So you all know that I landed my dream job, right? I was an ER nurse in a Level One Trauma Center for a grand total of four months. Well, through a series of unfortunate events I am no longer there. I bet you all are wondering what happened.
I got fired.
And basically had a bad breakup with my job.
Now that sufficient time has passed and I've finished crying and the nightmares are pretty much over, I can tell you all about it. Mostly.
You see, this isn't going to be a gristly recounting of The Incident, but of the aftermath: the time I spent questioning my abilities and wondering if I had a mental disorder and laying in bed not eating and all of the requisite craziness that happened following The Incident.
And my decision to leave that job, while it hinged on The Incident, was actually made many weeks before It happened. I think I had mentally checked out way before that hobo tried to kill me.
So, I can tell you that as far back as I remember I have wanted to work in an ER. I steadfastly refuted everyone's assessment of my abilities that maybe I wasn't suited for the chaos and danger and heartbreak of an ER. I put my head down and plodded along, ignoring everyone's advice because fuck them. My paramedic friends, my teachers, my fellow nurse friends all told me the same thing... but I had made up my mind that I was going to work at the Trauma Center and god help anyone who stood in my way.
So, after a year or so of knuckles to the grindstone hating my jobs and dreaming of The Promised Land I finally got an interview. And then, the job offer. I DIED that day, oh my God, my dreams had finally come true!
But then I started working there.
And I hated it.
But I refused to admit to myself that I hated it. Because if I admitted that, then I would be wrong and everyone else would be right.
It was horrible. Everything was horrible. The things I saw I can't unsee. Dead children. Dead babies. Traumatic amputations. Brains. Screaming families. Death.
And the violence. I had been bitten, threatened, punched, scratched. My coworkers told me to make sure I documented everything for when-- not if-- I ended up in court.
I bet you're thinking, MoJo, it can't be that bad. Seriously, you can't possibly have seen all that in four months.
But I did. And it haunts me.
I spent many breaks crying in the bathroom from fear, from stress. How was I going to handle this and not kill someone? How was I going to handle four patients, all of whom could be actively dying, and make sure I got everything done right? And how was I going to do this and hold on to my compassion for my fellow human beings? Because I didn't just lose faith in myself in that ER. I lost faith in humanity.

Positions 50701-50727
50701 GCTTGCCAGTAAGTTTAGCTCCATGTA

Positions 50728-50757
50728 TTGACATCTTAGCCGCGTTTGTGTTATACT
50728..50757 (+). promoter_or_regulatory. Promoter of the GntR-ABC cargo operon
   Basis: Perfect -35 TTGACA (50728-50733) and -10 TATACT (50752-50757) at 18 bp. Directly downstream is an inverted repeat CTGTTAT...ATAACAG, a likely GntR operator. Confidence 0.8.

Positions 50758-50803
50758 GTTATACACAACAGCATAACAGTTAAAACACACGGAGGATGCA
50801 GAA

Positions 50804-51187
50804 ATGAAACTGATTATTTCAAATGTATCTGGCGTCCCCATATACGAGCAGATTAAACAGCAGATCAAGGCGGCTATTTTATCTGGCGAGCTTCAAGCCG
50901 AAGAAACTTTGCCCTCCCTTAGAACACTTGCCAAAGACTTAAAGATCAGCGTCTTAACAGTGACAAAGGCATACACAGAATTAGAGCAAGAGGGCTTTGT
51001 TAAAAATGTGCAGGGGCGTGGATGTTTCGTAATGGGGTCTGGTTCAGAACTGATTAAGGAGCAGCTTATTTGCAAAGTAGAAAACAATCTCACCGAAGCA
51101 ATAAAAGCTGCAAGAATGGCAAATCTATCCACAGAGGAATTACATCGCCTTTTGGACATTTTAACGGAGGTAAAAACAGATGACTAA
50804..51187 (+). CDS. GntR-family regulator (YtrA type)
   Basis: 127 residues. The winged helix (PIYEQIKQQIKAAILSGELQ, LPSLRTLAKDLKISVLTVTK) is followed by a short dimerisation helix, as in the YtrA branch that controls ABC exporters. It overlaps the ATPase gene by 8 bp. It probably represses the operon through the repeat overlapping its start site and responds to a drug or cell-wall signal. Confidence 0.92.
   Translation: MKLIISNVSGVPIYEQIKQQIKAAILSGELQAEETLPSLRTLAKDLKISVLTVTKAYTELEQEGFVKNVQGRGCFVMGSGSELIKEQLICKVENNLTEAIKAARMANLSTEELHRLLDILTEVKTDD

And then, The Hobo. And his knife. And the cops and the guns. The Incident. I have never been in such fear for my life. I was scared for my life. The enormity of that moment still hasn't fully registered in my brain, even today so many months later. I could have died that day.
I was fired the next morning when I reported for work at 0700. The conversation basically went "We're going to release you from probation." "Oh, good, because here's my resignation I typed up last night at 3am because by the way I haven't been to sleep yet."
They were cool about it. They told me that I was very smart and professional but that they knew it just wasn't for me. And I told then I knew, too.
But the damage had been done. I was full of doubt. I didn't know if I even wanted to be a nurse anymore. How could I have worked for something for so long and then, once I got it, fail at it so utterly, so miserably?
I was ashamed, embarrassed, humiliated. I was angry. I was hopeless. I was relieved. I cried for two days. Remembering even now brings tears to my eyes because I'm still not over it. Part of me wants to call them and ask them to please give me another chance, if only to prove to myself that I'm not a failure.
The other, sane, rational part of me says "You set a goal, you achieved that goal. If it doesn't work out, you set other goals and then get to work achieving them. That's life. Get over yourself."
I could tell you that I have a new job now, in an ICU, and that I pull ER shifts now and again in my little 79 bed hospital. But I almost feel like the taint of failure will never leave me. I'm back on the bottom rung again because I tried to bite off more than I could chew and fell so far and so hard that for a time I didn't think I'd ever get back up again.
It's going to take time to rebuild my confidence. I'm sure I'll get there someday but I feel like much of what made me "me" was my brazen and unapologetic belief in myself and my refusal to accept anything but what I wanted. I feel like I've lost so much of that. I'm more tentative and hesitant now. I second-guess myself. Isn't that funny? What does that say about me-- that losing a job has damaged me so thoroughly? Did this make me crazy on top of hopeless and full of self-doubt? What the alternate fuck, MoJo?
So now I've begun the process of pulling myself up by my bootstraps and putting on my big girl panties and getting the fuck over it. This is part of the reason that I wanted a fresh start on my blog, to go along with a fresh start of my career and my "self."
Someday maybe I'll go back. After a few more years of learning, becoming more seasoned, growing as a professional and a person I'll go back-- not hat in hand, but with my head held high ready to take it on again. To get back on the horse that threw me.
Or, maybe not.
Either way, I'm taking you fuckers with me.